Just weeks before Enigma’s initial coin offering (ICO), the cryptocurrency trading platform claims to have been hacked and prospective customers robbed of about $500,000 worth of Ethereum.
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The unknown attackers compromised Enigma’s domain, Slack channel and certain email lists, according to the firm’s website.
The attackers then set up a fake website and sent emails to investors who had expressed interest in Enigma’s pre-sales of crypto tokens ahead of its official ICO on 11 September, tricking some into sending funds in Ethereum, reports The Hacker News.
According to Enigma, it is working “diligently to resolve the issues”, but in the meantime the company is urging investors not to send Ethereum funds to any address purporting to be Enigma’s.
Enigma also said it is working with the bitcoin exchange Bitfinex to freeze accounts to stop the stolen Ethereum from being moved.
The company took to Twitter to warn users and give assurances that it has regained control of all compromised accounts, including the website.
Engima said it has deactivated Slack and for now the official communication channels will be Telegram and Twitter.
It said no company funds were stolen, and no users’ wallet addresses, passwords and private keys were stolen. The firm also confirmed that its social media accounts, including Twitter, Facebook, Telegram and the firm’s blog, have not been hacked.
However, a Reddit user claims the company was not hacked at all, but that Enigma’s co-founder and CEO, Guy Zyskind, was compromised because of poor password security.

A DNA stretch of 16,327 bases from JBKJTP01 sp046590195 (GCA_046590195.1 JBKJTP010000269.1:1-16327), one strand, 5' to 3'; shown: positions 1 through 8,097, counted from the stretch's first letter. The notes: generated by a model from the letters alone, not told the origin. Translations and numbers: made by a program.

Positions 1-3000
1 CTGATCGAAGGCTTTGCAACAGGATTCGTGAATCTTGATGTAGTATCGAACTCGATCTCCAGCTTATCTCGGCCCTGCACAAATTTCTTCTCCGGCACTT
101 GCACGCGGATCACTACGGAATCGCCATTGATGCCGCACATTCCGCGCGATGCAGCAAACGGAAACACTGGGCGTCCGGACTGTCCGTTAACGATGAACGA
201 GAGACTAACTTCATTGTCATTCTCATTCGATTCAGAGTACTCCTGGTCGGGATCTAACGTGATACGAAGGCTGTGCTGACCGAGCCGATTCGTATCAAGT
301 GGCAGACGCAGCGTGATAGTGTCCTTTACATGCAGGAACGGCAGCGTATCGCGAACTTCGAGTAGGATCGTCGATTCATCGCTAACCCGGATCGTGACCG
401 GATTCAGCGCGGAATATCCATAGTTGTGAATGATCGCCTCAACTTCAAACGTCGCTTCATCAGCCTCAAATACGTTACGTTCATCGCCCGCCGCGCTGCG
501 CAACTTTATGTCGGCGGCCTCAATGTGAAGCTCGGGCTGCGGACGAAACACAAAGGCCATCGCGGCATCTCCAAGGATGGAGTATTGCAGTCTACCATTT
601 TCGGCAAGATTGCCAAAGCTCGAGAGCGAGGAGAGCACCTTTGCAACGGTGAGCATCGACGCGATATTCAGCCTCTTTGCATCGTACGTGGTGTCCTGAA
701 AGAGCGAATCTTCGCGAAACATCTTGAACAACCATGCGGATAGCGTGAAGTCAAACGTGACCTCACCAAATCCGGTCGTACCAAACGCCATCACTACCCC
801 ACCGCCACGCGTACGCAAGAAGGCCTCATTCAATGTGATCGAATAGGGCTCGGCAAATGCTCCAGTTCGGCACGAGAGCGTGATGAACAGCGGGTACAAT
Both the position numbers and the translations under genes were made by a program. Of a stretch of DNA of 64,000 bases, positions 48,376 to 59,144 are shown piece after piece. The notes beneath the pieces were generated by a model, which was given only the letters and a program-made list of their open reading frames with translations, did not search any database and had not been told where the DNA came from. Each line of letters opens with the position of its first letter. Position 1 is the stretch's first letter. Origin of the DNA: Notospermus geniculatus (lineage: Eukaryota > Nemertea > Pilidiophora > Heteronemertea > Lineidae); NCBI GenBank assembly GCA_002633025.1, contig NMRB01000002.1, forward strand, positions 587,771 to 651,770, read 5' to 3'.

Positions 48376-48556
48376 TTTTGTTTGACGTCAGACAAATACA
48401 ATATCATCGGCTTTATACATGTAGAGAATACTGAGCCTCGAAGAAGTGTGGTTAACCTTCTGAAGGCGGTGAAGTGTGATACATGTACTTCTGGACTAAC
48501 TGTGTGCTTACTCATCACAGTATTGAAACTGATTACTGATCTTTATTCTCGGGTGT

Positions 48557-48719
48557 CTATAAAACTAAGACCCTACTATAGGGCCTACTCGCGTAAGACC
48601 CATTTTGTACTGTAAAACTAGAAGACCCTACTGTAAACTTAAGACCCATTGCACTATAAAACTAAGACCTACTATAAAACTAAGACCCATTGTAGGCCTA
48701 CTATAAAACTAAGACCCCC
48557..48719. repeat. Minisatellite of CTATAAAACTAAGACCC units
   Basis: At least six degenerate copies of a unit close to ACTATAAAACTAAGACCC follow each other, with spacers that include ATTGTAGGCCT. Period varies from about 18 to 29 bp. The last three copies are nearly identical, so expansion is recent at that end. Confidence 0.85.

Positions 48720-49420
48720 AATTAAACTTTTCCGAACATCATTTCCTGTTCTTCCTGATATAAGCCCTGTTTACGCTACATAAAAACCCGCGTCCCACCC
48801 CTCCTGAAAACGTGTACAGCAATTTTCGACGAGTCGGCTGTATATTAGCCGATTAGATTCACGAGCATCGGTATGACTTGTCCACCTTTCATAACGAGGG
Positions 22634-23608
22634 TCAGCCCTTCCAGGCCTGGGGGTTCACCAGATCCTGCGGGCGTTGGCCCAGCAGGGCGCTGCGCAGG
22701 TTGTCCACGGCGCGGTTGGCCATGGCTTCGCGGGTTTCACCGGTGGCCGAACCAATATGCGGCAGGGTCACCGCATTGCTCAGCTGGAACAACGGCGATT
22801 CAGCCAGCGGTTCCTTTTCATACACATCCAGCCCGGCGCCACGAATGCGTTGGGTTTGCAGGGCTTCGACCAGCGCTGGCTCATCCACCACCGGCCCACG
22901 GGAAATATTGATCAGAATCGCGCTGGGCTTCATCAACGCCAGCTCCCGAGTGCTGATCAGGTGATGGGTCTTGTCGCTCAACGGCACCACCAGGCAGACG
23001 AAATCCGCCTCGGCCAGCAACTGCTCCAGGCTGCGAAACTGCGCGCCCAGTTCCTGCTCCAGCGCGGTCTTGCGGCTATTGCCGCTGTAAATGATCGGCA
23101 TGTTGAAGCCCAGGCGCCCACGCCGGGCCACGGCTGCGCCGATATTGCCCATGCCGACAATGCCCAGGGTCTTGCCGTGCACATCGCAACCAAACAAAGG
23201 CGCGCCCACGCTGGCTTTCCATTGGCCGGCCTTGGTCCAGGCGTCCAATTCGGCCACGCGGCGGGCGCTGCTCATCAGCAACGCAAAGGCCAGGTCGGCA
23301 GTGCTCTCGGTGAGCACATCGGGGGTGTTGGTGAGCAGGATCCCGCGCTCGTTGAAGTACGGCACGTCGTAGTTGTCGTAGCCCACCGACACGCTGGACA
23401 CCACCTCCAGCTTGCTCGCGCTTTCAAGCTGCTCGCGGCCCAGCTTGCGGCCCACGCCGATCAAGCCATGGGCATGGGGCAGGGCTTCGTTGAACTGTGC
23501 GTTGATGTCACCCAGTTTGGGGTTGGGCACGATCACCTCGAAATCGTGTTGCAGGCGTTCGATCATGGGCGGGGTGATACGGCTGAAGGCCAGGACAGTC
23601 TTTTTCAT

According to the Reddit post, Zyskind’s email address is listed in a 2016 compromise on the HaveIBeenPwned website, but had failed to change his password since then.
This meant his password was available to the attackers, which the Reddit user points out could have been used to access Enigma’s website, Slack account and Google account to change the destination account for funds and spam investors on the company’s email lists.
So far, there has been no official response by Enigma to the claims that Zyskind’s accounts were compromised. A spokesperson told TechCrunch that “certain team passwords were compromised for the enigma.co landing page and Slack”, but said the website for the Enigma token sale was not affected.
Using its Telegram account, Enigma said it is changing all passwords, introducing two-factor authentication and taking other security precautions, such as “proper access control management”, which security commentators have said should have been in place from the start.
“Give us some time and we will soon announce the next steps that concern the victims of this attack,” the company said.
Cryptocurrencies are an increasingly popular target for cyber criminals, with the Classic Ether Wallet, Coindash, Veritaseum, the Parity wallet and Bittrex all incurring losses recently.